Erik Jones and the No. 43 team for Petty GMS Motorsports pulled off one of the more surprising upsets in a season full of them Sunday at Darlington Raceway. But the win should be considered more of a Cinderella story for the team than the driver.
Jones has spent six years as a full-time NASCAR Cup Series driver with only two wins to his name before Sunday’s triumph, but he has previously raced for one of the most prominent organizations in the sport, has multiple appearances in the NASCAR Playoffs, and won a Camping World Truck Series championship at age 19 in 2015 during his only full-time campaign in the series.
Erik Jones’ NASCAR career quickly advanced to the Cup Series
Jones reached the Cup Series at the young age of 21 in 2017 when Joe Gibbs Racing loaned him to Furniture Row Racing for a year before Matt Kenseth retired and opened up the seat to the No. 20 car.
JGR then moved Jones to the No. 20 car in 2018 and tasked him with the high expectations of driving for a team with former champions and future Hall of Famers Tony Stewart, Joey Logano, and Kenseth behind that wheel for nearly two decades.
Jones rewarded the organization’s initial faith in him with a victory in his 18th race as the pilot of the No. 20 car when he triumphed in the July 2018 race at Daytona International Speedway.
That victory came amid a stretch of nine top-10s, including five top-fives, in the final 11 races of the regular season.
He capped off the regular season with a runner-up finish in the Brickyard 400 at Indianapolis Motor Speedway and won the pole for the playoff opener at Las Vegas Motor Speedway. Jones had as much momentum as any driver in the series until lap 147 of the 267-lap race.
Kevin Harvick blew a right-front tire in Turn 1, and Jones piled into the backend of the No. 4 machine after it pounded the outside wall. The incident left Jones with a last-place finish, and he was eliminated after the first round of the playoffs two weeks later.
Jones ran well again the following year but was winless with two races left in the regular season. He sat 14th on the playoff grid when the series visited Darlington for the Southern 500, where he again clinched a spot in the postseason with a victory at another one of the sport’s most famous race tracks.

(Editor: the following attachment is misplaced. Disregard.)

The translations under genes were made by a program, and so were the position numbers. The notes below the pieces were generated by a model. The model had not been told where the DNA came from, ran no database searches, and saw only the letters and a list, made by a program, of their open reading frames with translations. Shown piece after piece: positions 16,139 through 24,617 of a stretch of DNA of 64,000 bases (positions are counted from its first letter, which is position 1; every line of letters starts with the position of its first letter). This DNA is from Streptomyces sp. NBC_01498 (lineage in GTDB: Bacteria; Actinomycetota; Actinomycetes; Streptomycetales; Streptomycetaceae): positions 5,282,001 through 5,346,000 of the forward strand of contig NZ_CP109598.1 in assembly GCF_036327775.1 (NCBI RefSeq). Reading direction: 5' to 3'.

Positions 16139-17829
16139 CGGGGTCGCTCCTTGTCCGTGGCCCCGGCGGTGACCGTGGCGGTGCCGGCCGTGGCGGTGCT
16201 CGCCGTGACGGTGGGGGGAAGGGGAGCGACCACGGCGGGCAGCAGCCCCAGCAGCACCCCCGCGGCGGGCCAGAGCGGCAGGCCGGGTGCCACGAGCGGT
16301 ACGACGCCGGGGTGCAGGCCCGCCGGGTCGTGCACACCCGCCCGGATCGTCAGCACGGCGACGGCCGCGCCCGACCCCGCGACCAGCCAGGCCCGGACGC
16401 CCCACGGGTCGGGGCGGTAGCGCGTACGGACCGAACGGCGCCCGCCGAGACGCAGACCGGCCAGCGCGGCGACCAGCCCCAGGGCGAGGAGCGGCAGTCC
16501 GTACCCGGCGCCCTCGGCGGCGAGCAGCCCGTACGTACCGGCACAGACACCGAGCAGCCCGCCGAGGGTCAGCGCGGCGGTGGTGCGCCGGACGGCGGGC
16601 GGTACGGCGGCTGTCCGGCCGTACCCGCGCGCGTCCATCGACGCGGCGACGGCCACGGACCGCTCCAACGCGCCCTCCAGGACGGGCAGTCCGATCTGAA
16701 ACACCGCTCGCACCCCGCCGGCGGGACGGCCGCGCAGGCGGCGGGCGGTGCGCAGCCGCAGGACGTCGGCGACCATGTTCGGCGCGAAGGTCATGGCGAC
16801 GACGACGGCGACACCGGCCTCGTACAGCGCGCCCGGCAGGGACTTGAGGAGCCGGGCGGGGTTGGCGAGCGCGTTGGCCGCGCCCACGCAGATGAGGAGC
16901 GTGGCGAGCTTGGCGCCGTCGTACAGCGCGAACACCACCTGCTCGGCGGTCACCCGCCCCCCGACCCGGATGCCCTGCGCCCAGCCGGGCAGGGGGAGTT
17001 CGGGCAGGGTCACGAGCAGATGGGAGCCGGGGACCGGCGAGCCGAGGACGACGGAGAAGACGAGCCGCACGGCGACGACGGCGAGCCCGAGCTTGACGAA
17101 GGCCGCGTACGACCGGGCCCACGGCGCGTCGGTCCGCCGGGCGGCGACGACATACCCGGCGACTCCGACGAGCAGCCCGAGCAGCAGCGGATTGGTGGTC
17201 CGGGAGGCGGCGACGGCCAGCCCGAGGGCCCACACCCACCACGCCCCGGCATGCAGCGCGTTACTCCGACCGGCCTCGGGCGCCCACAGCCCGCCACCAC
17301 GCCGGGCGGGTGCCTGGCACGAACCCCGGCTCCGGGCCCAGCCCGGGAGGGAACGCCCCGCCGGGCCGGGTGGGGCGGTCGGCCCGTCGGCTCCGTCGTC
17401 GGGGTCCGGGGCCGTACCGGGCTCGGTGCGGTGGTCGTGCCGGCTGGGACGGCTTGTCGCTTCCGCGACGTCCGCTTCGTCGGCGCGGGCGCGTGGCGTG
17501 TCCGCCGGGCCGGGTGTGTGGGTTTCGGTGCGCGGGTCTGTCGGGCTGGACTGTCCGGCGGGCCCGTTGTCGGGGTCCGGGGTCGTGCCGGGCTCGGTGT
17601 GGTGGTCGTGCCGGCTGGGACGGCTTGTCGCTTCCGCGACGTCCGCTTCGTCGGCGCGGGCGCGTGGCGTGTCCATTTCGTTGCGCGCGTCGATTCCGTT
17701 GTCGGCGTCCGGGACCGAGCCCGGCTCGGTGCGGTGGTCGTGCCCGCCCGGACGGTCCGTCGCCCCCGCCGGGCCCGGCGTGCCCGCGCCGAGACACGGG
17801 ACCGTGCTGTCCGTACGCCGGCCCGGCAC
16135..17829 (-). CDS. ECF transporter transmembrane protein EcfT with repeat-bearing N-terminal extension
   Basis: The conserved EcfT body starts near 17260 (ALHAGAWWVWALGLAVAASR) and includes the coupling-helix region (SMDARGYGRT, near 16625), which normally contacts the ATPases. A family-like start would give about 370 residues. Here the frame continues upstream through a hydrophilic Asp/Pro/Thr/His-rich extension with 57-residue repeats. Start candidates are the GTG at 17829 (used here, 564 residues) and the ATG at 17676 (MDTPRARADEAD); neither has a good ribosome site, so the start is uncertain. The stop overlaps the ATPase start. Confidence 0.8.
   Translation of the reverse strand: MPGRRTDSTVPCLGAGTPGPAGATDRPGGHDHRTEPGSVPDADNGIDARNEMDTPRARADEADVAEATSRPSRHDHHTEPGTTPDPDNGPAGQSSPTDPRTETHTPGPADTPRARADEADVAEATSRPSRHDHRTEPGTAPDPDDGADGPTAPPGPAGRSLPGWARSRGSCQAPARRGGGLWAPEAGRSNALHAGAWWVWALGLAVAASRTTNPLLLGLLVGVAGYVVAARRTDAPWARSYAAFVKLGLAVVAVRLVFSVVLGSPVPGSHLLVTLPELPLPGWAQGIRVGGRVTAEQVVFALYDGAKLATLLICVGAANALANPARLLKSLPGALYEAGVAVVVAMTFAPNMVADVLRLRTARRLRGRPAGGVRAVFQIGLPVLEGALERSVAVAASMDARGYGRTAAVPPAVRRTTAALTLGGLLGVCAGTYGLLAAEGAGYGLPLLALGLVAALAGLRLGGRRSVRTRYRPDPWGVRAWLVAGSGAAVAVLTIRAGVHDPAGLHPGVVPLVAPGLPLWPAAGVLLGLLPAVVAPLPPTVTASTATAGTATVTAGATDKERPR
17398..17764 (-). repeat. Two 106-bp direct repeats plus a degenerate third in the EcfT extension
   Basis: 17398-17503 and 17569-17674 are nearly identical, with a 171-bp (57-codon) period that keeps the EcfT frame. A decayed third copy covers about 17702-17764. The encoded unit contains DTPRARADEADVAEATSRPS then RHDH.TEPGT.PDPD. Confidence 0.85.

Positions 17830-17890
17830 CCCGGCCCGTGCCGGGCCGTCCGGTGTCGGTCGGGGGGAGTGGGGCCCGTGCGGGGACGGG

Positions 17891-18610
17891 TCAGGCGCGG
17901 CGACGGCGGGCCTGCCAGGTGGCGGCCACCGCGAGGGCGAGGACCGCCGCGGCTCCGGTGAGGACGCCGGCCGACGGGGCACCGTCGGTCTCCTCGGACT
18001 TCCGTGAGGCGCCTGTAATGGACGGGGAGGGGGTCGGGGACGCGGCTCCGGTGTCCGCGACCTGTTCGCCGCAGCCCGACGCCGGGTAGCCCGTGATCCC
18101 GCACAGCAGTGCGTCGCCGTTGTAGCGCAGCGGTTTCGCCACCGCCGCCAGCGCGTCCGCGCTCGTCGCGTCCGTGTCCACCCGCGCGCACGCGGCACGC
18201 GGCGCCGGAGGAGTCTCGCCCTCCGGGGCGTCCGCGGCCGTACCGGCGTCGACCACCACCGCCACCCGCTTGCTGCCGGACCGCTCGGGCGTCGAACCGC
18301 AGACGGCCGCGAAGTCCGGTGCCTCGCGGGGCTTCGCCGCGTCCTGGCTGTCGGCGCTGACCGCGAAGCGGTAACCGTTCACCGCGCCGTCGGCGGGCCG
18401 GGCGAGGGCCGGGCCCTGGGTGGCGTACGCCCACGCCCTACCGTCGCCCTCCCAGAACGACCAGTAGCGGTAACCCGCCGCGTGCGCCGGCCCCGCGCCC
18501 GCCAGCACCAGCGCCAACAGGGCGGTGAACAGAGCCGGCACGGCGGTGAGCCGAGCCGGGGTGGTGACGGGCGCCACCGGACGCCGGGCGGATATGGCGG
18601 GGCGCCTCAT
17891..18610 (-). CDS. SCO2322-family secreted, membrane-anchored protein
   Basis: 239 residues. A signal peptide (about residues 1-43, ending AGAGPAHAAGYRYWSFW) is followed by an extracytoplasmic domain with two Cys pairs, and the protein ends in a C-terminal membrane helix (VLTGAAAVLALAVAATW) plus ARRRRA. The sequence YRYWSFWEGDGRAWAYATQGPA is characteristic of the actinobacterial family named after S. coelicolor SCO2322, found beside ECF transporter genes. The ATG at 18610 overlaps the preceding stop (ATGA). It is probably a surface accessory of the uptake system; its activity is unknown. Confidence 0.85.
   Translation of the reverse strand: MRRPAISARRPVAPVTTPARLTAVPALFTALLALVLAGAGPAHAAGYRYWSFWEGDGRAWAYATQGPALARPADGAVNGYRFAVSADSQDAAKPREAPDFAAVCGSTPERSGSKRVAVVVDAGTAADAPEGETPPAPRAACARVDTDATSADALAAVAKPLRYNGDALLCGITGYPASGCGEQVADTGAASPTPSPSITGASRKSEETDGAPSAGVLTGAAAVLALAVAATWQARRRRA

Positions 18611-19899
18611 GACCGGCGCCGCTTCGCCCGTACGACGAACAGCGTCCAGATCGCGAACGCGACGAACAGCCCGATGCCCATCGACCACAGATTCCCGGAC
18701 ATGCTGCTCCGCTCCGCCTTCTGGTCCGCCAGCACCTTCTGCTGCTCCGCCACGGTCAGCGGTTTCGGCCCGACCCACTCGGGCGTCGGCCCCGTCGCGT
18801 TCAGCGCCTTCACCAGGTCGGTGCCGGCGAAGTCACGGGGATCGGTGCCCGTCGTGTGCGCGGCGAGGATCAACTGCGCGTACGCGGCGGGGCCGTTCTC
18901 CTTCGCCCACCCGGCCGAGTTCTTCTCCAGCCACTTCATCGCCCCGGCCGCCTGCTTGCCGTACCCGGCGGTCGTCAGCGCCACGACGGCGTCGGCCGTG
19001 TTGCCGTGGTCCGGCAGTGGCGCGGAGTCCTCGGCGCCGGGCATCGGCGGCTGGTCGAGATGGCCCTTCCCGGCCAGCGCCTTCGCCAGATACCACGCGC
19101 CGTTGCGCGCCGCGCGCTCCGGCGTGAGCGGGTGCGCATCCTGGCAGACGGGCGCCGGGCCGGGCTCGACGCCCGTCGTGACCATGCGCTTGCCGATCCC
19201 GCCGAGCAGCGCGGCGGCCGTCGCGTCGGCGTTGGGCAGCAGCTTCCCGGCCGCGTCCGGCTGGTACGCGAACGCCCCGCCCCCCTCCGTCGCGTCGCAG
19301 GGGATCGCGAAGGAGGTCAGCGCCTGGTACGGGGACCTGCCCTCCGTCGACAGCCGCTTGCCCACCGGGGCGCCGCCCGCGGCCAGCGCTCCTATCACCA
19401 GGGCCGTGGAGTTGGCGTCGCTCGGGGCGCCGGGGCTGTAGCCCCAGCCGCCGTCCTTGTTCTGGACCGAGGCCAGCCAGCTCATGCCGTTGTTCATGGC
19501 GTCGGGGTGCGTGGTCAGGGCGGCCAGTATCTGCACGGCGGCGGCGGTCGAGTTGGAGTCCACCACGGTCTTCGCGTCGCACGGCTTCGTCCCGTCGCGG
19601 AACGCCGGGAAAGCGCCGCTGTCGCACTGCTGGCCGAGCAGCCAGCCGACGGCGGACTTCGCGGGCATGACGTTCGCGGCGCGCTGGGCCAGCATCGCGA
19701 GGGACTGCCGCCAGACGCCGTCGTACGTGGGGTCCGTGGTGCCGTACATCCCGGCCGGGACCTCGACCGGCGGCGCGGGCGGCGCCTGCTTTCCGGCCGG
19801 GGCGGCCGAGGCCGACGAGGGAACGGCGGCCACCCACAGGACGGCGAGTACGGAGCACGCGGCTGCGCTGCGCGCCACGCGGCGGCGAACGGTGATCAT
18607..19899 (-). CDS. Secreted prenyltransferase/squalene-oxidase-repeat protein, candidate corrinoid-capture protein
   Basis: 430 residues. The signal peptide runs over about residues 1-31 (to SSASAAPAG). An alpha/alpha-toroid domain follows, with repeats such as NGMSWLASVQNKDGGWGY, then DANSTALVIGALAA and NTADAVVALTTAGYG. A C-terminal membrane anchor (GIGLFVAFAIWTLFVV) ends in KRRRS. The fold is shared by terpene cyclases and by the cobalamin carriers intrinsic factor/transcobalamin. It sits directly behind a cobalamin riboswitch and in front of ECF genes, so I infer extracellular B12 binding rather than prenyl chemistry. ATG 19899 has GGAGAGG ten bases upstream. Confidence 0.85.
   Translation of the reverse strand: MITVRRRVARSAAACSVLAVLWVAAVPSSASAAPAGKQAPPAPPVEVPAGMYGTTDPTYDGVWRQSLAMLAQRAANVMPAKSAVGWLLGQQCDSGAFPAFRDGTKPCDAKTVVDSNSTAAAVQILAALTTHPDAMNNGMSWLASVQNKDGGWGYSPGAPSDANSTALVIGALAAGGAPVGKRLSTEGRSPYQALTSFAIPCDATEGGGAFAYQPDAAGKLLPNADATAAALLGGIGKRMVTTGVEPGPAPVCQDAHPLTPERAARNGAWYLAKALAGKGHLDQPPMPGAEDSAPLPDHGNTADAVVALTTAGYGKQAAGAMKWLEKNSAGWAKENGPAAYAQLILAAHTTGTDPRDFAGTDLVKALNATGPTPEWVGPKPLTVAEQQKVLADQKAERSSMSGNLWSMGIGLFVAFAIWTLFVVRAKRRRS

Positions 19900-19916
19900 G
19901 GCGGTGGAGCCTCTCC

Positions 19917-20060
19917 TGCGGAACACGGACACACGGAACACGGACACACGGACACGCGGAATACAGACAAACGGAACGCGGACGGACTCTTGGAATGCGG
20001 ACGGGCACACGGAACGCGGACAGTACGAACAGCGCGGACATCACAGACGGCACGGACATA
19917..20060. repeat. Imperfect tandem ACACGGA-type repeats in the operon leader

Daytona can occasionally produce fluke winners; Darlington, not so much.
Jones had just won at a track where the seven most recent victors had a combined 11 championships. The only two of that group without a title were Carl Edwards and Denny Hamlin, who have a combined 76 wins between them.
He began the 2019 playoffs seeded ninth of 16 drivers but finished 36th or worse in each of the three first-round events. However, one resulted from a disqualification that took away a fourth-place finish because of a post-race technical inspection problem.
He was cast aside quickly at Joe Gibbs Racing
Rumors had swirled around the NASCAR industry that Jones might be replaced at JGR with upstart Christopher Bell on his way to his second straight Championship 4 appearance in the Xfinity Series and 15 wins combined in two years.
Like the organization did with Jones, JGR loaned Bell to Leavine Family Racing to drive the No. 95 car in 2020. That opened the door for Bell to replace Jones in 2021 after Jones went winless in 2020 and failed to qualify for the playoffs.
He landed with Richard Petty Motorsports for 2021 to drive the famous No. 43 car, but that organization had long been a mid-tier team at that point. Jones recorded a career-low six top-10s and finished 24th in the points standings.
Next Gen car and new ownership gave Jones a boost for 2022
A long-time owner in NASCAR’s lower series, Maury Gallagher bought RPM after the season and rebranded it Petty GMS Motorsports for 2022, which would be the debut season for NASCAR’s new Next Gen car model that was designed to promote more parity across the series.
Suddenly, Jones was back to being competitive most weeks. He scored a third-place finish in the second race of the season at Auto Club Speedway and finished the regular season 18th in the points standings.
Then came the Southern 500 at Darlington.
Jones took over the lead under caution when Kyle Busch had an engine failure with 23 laps to go. Jones held the lead on the restart and masterfully fended off playoff driver Hamlin to put the No. 43 car in Victory Lane for the first time in more than eight years.
This was a victory for essentially a rookie organization with a car number that waited nearly a decade to sit in Victory Lane for the 200th time, the second-most in NASCAR history behind 228 wins for the No. 11.
The underdog team got to celebrate in Victory Lane on Sunday at Darlington, but it was a driver still with a bundle of top-tier ability who got it there.
Stats courtesy of Racing Reference